I found this article because I wanted to hear other stories of people who had grown up with transgendered parents. I also wanted to know how others were dealing with reconstructing their own views of their transparent’s identity. I found the article interesting and honestly felt comforted knowing someone had similar feelings as I did. At 28 I am just beginning to want to understand what my dad has been living like, and the emotions and feelings that he must deal with, having to hide his lifestyle for so long. Unfortunately our family has not been quite as accepting as the authors. My parents are no longer together, but I still have a very close relationship with my dad. My brother (who is 25) found out more recently about my father and is still very angry. This new image of my dad does not match with the memories of the father he grew up with and he’s finding this very hard to deal with.

    Having read through all these posts, I think it’s important to hear all sides, and be tolerant of the naivety that will inherently be present as children of transgendered parents try to begin to understand them. I feel that there is value to stories like these but am also thankful for the all of the responses I’ve read as I’ve learned a lot in this one forum!

  3. As a trannsexual and a parent, I’m a little disturbed by some of the comments on here, bashing this family, and especially this daughter who is obviously trying to figure some things out still (“I’m learning that calling a transgender parent “dad” is far more contentious in the trans community than I realized!…In a recent interview, I posed this pronoun confusion to my dad, and asked what pronouns people should use when addressing her.”) As far as I’m concerned compromise is what family and parenting is all about. “Mom” and “Dad” are terms of endearment, and it’s a hypocritical for anyone to say that, for example, “penises and vaginas don’t dictate gender,” and then imbue a familial term with an inherent gender. My kids continue to call me “mom” whenever they want, because that’s what they’ve called me most of their lives and, sure, because they already have a dad. If I were to have a “new set” of kids–post-transition–they’d likely call me Dad, but I would never ask my current kids to change over because that’s our relationship, and we’ve given that term its own definition between us. There are connotations they have with the term “dad” that I wouldn’t want to be associated with, for the same reasons. When you’re a parent you adjust, you don’t always get your way, you do a hell of a lot of playing by ear, and you often put your kids’ feelings above your own; these don’t seem like outlandish concepts to me.

    Like I’ve always taught my kids: remember that when looking in on other people’s relationships you’re never going to know their full truth, so you should usually just leave it up to them to decide what works best. I know plenty of parents who would answer just like Trish, “whatever they’re most comfortable with,” when asked what their children should call them. And like so many of our parents, siblings, partners, and friends have had to learn, because they love us: sometimes the relationships in our lives are more important to us than than the pronouns.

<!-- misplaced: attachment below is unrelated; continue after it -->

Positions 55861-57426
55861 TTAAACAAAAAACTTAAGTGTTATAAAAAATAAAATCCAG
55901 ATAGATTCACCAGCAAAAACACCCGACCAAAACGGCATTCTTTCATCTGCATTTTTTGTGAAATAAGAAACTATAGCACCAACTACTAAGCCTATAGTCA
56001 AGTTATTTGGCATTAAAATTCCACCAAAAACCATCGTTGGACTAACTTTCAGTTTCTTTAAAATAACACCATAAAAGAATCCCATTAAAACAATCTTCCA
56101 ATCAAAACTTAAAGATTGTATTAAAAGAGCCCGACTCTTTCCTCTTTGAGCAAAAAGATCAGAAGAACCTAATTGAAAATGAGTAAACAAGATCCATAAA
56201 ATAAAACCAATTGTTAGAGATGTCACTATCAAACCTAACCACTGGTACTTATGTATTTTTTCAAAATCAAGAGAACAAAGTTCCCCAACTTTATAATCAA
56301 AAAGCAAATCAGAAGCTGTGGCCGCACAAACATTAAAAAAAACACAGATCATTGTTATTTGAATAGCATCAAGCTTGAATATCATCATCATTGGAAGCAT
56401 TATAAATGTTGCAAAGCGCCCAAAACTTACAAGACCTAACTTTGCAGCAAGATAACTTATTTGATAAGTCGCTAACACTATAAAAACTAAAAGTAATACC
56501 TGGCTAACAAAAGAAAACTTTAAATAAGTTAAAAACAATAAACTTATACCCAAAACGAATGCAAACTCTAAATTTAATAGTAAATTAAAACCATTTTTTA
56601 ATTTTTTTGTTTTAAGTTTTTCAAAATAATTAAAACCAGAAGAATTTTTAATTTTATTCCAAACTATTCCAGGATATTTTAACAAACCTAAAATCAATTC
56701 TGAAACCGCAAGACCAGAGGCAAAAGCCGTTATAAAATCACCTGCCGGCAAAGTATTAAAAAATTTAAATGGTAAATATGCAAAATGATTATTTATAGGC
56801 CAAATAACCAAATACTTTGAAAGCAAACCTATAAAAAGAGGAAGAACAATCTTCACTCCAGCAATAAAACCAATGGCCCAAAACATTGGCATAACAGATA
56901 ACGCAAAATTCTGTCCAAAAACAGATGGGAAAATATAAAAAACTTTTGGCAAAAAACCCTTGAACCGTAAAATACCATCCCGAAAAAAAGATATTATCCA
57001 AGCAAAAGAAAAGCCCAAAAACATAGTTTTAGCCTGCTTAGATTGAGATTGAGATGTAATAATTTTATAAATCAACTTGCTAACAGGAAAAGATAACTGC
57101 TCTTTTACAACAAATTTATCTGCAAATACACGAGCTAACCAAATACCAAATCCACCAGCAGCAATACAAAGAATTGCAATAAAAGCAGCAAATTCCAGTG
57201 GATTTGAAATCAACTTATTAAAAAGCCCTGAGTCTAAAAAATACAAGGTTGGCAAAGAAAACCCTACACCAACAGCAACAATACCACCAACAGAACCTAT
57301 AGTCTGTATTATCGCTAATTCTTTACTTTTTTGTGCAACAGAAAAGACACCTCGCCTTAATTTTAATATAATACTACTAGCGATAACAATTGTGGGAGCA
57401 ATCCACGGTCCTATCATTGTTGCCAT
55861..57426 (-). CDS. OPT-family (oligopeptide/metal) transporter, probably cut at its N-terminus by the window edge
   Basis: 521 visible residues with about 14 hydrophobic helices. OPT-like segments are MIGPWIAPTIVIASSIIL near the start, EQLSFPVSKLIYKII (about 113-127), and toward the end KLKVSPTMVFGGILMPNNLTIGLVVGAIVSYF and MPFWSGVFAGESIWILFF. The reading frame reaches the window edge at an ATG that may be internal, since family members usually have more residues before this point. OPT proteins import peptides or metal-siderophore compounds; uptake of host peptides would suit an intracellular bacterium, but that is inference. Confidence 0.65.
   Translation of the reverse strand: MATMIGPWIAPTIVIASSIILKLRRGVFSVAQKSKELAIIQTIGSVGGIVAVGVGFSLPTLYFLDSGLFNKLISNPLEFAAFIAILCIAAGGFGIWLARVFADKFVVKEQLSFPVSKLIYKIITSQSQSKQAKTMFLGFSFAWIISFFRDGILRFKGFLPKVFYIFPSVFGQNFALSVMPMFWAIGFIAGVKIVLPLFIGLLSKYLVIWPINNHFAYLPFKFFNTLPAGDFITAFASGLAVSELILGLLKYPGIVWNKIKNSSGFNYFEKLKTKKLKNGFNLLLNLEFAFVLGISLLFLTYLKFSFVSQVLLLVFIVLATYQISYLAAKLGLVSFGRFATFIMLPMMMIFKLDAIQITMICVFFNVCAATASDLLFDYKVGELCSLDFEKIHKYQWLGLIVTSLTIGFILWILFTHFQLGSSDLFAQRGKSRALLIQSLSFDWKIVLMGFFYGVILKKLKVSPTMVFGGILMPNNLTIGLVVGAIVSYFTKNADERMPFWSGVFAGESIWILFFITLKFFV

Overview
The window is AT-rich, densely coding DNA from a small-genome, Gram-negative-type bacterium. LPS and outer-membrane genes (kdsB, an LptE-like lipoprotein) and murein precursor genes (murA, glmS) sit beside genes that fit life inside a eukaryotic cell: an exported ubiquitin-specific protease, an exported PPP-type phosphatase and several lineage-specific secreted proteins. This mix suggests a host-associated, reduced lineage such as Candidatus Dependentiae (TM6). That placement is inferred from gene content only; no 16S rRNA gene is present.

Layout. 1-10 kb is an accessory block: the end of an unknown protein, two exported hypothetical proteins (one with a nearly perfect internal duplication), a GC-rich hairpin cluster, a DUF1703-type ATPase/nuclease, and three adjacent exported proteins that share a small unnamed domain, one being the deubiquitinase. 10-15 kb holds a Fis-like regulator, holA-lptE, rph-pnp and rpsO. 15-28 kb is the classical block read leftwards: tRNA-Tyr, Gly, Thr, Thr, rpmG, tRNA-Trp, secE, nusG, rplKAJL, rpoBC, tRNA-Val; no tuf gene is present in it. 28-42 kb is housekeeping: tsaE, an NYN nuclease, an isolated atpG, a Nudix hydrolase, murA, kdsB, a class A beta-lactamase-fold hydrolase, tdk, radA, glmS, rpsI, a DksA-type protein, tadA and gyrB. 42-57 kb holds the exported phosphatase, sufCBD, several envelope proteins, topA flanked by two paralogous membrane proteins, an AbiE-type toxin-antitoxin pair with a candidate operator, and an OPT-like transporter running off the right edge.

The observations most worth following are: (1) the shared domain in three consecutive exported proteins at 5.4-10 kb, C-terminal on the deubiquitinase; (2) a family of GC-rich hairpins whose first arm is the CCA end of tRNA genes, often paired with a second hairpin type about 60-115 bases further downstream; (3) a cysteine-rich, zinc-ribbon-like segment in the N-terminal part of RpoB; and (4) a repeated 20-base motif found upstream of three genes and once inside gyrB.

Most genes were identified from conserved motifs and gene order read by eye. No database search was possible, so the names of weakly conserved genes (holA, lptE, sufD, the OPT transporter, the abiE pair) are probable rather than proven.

4. Resurrecting an old thread here, I know. But I googled “anger at transgender parent” and this thread came up. My 67 year-old father came out 6 months ago to family members as a transgender person. My mother has known for years apparently, and it appears she was ok with it as long as he was discreet. However, now my father has announced his intention to live openly as “Meaghan”. His timing couldn’t have been crappier. My mother has been nursing my grandmother through ovarian cancer and Grandma passed away three weeks ago. My father announced that Meaghan would be going to the funeral. My mother almost completely lost it, so he backed down. I put on a good face, but underneath I’m seething with anger.

    This is just the latest example of my father’s selfishness and insensitivity. It’s always all about him. His rages and violent abuse of my mother were the dominant features of my childhood. My younger brothers and I learned very early to walk on eggshells around him. To this day, he still gets loud and aggressive in order to intimidate and bully people into letting him have his way. Now he says he wants to live as a woman. How does that reconcile with the alpha-male bullish*t that he’s still pulling??? I’d like to be all “puppies & rainbows” and accepting but that’s not going to happen until he takes responsibility for the pain and the trauma inflicted on me and my siblings growing up in a domestic war zone. There’s more than one elephant in our family living room.

    • Transgender people tend to be very unhappy living as their birth gender, and some express this dysphoria as rage. Not excusing your father for being abusive, but it’s quite possible she will be a lot nicer as Meaghan, and that her behavior was a reaction to gender dysphoria. Coming out as transgender isn’t your father being selfish and insensitive, it’s her finally taking ownership of a chronic problem she has had forever and not handled properly. Think of it like an alcoholic making life changes and setting boundaries to help them quit drinking.
      But whatever the reason for your father’s abuse, you need to care for your own needs. Have you gotten counseling for yourself? Counseling and space are the best ways to deal with trauma.

  5. this is really interesting as a trans myself and are concerned how my daugthers are and will coupe with my transition,may I point out to the negative ones there is very little info for teenagers of a transparent.for help